The Obama EPA concluded that “reasonable judgments must be made, and in this case, the agency believes it reasonable that the tail need not wag the dog.” So in October 2016, EPA issued its rule classifying gliders as new trucks. The rule would have essentially shuttered the glider industry. While gliders can outperform new trucks on some emissions tests, they underperform on others and so would violate EPA standards. Enter Trump EPA chief Scott Pruitt.
In July 2017, Fitzgerald petitioned the EPA to reverse the Obama EPA rule on the grounds that gliders aren’t new trucks. Citing authority granted by several Supreme Court cases — including the 2005 decision in National Cable & Telecommunications. Association v. Brand X Internet Services which held “a change in administration brought about by the people casting their votes is a perfectly reasonable basis for an executive agency’s reappraisal of the costs and benefits of its programs and regulations” — EPA chief Pruitt proposed in November to rescind the rule.
But anti-glider forces, including Volvo, began re-lobbying EPA after the July filing of Fitzgerald’s petition, according to lobbying disclosure records. Somehow by October, without the knowledge or authorization of Pruitt according to EPA staff, an EPA laboratory in Ann Arbor, MI ran two glider trucks through an emissions testing protocol. The resulting report, also released without the knowledge or approval of Pruitt, concluded the tested gliders exceeded new truck emissions of nitrogen oxide, particulate and other conventional pollutants.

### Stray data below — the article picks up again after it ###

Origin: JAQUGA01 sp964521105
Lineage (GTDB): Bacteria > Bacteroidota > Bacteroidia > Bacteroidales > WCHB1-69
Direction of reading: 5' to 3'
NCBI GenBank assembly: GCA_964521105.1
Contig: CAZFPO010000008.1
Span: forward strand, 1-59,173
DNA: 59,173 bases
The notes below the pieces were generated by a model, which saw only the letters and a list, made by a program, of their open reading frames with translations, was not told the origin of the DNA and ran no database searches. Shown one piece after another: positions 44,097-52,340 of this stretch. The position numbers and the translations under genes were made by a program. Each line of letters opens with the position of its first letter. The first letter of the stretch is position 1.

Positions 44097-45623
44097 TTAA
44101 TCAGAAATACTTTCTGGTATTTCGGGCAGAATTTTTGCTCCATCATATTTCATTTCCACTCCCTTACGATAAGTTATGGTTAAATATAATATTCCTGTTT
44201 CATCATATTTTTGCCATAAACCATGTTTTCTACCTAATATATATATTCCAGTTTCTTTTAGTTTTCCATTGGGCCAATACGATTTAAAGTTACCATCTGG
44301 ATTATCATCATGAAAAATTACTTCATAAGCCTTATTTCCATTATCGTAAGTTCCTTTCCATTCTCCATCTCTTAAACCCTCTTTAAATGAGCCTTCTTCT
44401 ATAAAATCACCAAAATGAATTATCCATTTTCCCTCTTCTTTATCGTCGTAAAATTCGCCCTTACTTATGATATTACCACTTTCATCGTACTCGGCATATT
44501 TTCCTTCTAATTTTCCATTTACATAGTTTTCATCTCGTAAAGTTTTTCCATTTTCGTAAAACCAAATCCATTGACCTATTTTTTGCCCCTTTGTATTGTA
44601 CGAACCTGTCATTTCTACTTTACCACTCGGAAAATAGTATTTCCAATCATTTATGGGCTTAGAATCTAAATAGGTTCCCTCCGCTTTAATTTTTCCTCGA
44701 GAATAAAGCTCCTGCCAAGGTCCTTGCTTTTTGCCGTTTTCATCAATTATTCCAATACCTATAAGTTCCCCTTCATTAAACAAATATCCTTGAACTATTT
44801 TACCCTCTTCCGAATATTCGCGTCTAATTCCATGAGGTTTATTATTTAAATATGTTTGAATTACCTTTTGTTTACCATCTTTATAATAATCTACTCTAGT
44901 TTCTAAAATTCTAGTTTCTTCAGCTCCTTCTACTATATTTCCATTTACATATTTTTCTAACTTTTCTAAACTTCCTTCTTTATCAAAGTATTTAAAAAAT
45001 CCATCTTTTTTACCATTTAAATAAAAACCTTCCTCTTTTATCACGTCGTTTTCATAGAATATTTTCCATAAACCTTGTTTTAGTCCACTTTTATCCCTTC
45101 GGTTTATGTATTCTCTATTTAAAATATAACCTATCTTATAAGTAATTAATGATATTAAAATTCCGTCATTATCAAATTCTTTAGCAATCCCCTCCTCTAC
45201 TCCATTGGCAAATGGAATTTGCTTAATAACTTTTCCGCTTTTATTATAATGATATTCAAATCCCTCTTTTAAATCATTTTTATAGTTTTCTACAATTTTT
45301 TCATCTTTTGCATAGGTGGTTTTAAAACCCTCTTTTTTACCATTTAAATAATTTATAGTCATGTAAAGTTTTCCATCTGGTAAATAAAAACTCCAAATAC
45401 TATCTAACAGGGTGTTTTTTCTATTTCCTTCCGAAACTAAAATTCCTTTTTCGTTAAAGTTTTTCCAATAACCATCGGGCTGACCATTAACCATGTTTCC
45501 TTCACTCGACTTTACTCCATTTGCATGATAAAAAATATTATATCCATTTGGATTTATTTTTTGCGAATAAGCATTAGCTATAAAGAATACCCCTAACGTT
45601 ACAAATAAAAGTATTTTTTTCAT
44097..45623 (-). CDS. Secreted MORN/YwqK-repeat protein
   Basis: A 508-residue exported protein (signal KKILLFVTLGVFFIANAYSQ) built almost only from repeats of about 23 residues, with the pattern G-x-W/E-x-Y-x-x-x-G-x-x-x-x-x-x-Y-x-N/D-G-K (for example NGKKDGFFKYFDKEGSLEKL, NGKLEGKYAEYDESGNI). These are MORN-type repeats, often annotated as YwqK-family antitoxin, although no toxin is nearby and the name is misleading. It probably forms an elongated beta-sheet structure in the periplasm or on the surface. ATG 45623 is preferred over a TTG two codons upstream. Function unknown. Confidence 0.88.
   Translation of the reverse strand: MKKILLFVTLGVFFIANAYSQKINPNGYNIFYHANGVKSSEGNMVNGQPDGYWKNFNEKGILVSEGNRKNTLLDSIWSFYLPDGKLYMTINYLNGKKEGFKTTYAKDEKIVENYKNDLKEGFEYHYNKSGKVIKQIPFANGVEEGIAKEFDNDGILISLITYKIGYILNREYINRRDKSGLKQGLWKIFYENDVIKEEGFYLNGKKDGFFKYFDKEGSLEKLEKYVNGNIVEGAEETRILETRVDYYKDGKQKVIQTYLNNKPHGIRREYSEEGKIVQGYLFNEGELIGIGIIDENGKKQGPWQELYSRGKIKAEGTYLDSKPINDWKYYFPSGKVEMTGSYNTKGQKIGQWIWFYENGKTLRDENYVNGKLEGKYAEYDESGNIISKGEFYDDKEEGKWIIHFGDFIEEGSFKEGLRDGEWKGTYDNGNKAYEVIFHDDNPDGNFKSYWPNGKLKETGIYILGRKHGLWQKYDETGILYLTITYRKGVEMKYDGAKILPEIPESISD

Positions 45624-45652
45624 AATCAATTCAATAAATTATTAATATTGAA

Neither the report’s process nor its results, however, salvage its sketchy origin. It was not peer reviewed. It was not printed on official EPA letterhead or assigned an internal EPA document number. It is not even available on the EPA lab’s web site. But it was mysteriously made available to be cited by glider opponents in the early December public hearing on the proposed rollback. The report does not reveal the origins of the two tested gliders. It further indicates that one truck was run with its engine harness full of oil and its “Check Engine” light on. It was hardly a fair test.
Yet there is much irony in that the tested gliders had lower greenhouse gas emissions than new trucks — the emissions that were the original reason EPA wanted to regulate gliders as new trucks.
The effort to destroy the glider truck industry should be more than just another example of the regulatory state gone rogue.
Philip K. Howard wrote in the Wall Street Journal recently that bureaucrats protected by civil service protections are powerful, yet often unaccountable. They can, with virtual impunity, thwart the legal authority of a President to implement his own policies.
As Fitzgerald put it, “In the business world, employees who actively seek to undermine are usually terminated for insubordination. Why should it be different for government?”
Steve Milloy was on the Trump EPA Transition Team and is the author of “Scare Pollution: Why and How to Fix the EPA” (Bench Press, 2016).